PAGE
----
Senior Voice -

By Wendell Fowler
Senior Wire 

Prostate health: Zinc, capsaicin and more

 

June 1, 2019



Macho American men are not getting enough zinc in their diet, and far too many procrastinate until their prostate is the size of a bowling ball before they visit their family physician for the dreaded one-digit “test.”

Prostate cancer is the most common non-skin cancer in America, affecting one in six men. One new case of prostate cancer occurs every 2.25 minutes and a man dies from prostate cancer every 19 minutes. It is the second most common cause of cancer-related death among American men, and more than half of all men over 50 years of age suffer from an enlarged prostate and its symptoms.

Race and family history are significant as well. African American men are 61% more likely to develop prostate cancer compared with Caucasian men, and are nearly 2.5 times as likely to die from the disease. Every year about 400,000 men have prostate surgery, adding over $3 billion annually to our national health care bill

Prostate cancer is the most frequently diagnosed malignant tumor in men. There are no apparent symptoms in the early stages of the disease. Because your prostate becomes larger as you age does not mean you have cancer.

The non-cancerous version is known as benign prostatic hyperplasia, or BPH for short. For some lucky guys, the prostate gland grows large without causing problems with urination. This may be because their urethra is wider than average, or because the gland tends to enlarge outward. In many, however, enlargement of the prostate gland squeezes the urethra and interferes with urinary flow

Genes are responsible for about 5 to 10% of prostate cancers, but a diet insufficient in macro-nutrients from plant foods and animal protein (especially beef) is the main culprit.

Overweight, sedentary men have a greater chance of developing prostate cancer.

Symptoms

A need to urinate frequently, especially at night;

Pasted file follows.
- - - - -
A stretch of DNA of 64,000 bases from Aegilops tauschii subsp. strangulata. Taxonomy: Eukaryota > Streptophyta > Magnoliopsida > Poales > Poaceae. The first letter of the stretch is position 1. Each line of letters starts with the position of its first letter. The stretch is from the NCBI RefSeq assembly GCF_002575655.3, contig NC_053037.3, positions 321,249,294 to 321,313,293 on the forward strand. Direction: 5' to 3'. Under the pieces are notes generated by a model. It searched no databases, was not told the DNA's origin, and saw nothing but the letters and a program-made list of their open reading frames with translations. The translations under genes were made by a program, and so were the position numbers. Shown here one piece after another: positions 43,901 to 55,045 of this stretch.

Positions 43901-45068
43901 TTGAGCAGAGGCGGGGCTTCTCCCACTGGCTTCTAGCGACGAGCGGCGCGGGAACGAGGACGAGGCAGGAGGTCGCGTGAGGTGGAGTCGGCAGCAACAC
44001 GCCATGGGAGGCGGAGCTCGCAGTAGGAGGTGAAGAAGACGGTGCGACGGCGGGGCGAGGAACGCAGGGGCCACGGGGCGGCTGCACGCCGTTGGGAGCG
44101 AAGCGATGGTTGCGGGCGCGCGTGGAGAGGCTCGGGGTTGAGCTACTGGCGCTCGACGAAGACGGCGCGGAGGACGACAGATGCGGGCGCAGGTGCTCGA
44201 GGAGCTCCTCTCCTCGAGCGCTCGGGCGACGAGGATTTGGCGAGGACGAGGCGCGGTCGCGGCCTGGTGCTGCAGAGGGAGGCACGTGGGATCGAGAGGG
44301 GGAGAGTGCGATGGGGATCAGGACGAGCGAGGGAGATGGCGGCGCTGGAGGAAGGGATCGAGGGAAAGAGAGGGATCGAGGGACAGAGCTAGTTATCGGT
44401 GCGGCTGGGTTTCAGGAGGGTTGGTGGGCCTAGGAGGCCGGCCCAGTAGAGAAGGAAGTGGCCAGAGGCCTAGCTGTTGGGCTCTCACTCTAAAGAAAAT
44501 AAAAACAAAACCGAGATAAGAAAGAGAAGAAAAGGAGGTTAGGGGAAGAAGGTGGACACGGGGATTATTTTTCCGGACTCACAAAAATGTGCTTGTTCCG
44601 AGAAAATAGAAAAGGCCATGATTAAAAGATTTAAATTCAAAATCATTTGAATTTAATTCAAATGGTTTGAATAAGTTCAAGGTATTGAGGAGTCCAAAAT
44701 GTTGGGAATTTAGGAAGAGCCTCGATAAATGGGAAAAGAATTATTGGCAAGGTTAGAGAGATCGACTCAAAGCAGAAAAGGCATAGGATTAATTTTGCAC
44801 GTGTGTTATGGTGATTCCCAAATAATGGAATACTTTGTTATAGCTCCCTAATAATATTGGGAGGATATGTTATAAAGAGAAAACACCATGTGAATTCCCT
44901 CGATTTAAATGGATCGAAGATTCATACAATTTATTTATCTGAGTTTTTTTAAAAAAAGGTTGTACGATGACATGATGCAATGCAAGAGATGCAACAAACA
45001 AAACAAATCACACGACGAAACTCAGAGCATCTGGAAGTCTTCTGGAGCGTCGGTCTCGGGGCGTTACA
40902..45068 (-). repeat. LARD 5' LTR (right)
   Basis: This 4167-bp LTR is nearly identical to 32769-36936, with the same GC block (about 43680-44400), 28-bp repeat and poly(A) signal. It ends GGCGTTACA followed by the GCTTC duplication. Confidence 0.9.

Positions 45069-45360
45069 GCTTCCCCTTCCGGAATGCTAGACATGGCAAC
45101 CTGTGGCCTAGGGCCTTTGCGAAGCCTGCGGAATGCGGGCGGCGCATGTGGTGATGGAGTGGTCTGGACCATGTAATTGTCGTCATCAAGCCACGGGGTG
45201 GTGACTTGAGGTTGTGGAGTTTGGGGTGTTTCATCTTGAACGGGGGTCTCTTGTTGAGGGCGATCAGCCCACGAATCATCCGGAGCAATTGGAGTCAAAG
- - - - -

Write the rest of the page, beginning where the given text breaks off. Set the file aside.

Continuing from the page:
Difficulty starting urination or holding back urine;

Weak or interrupted flow of urine;

Painful or burning urination;

Difficulty in having an erection;

Painful ejaculation;

Blood in urine or semen

Frequent pain or stiffness in the lower back, hips, or upper thighs.

( Source: http://www.Prostatecancerfoundation.org )

The American Cancer Society recommends that men with a high risk, and with a strong family history should begin testing at age 45.

Shooting blanks?

The agony of impotence is another warning sign. Don’t be surprised if your integrative health care physician prescribes zinc first over Viagra for sexual performance issues. The 2005 Linus Pauling Research Institute reports, “The prostate has the highest concentration of zinc of any tissue in the body. It’s abundant in semen and in the thin, milky fluid that the prostate gland secretes into the urethra just before ejaculation to prevent infections.” In fact, 15mg of zinc are lost from ejaculation, so supplementing with zinc may help prevent prostate enlargement.

Zinc is a component of several hormones – and a lack of it can lead to decreased sexual desire and function. The mythological aura surrounding oysters is accurate as the crustacean is extremely high in zinc.

A little dab’ll do ya!

If you are severely deficient in zinc, Dr. Roger Spahr, MD, regenerative medicine specialist in Carmel, Indiana, says to take 30 to 60 milligrams of zinc daily during zinc recovery time, which can take up to several weeks. But Spahr advises that you talk to a doctor who has zinc management experience if you’re considering taking more than 20 milligrams as daily maintenance.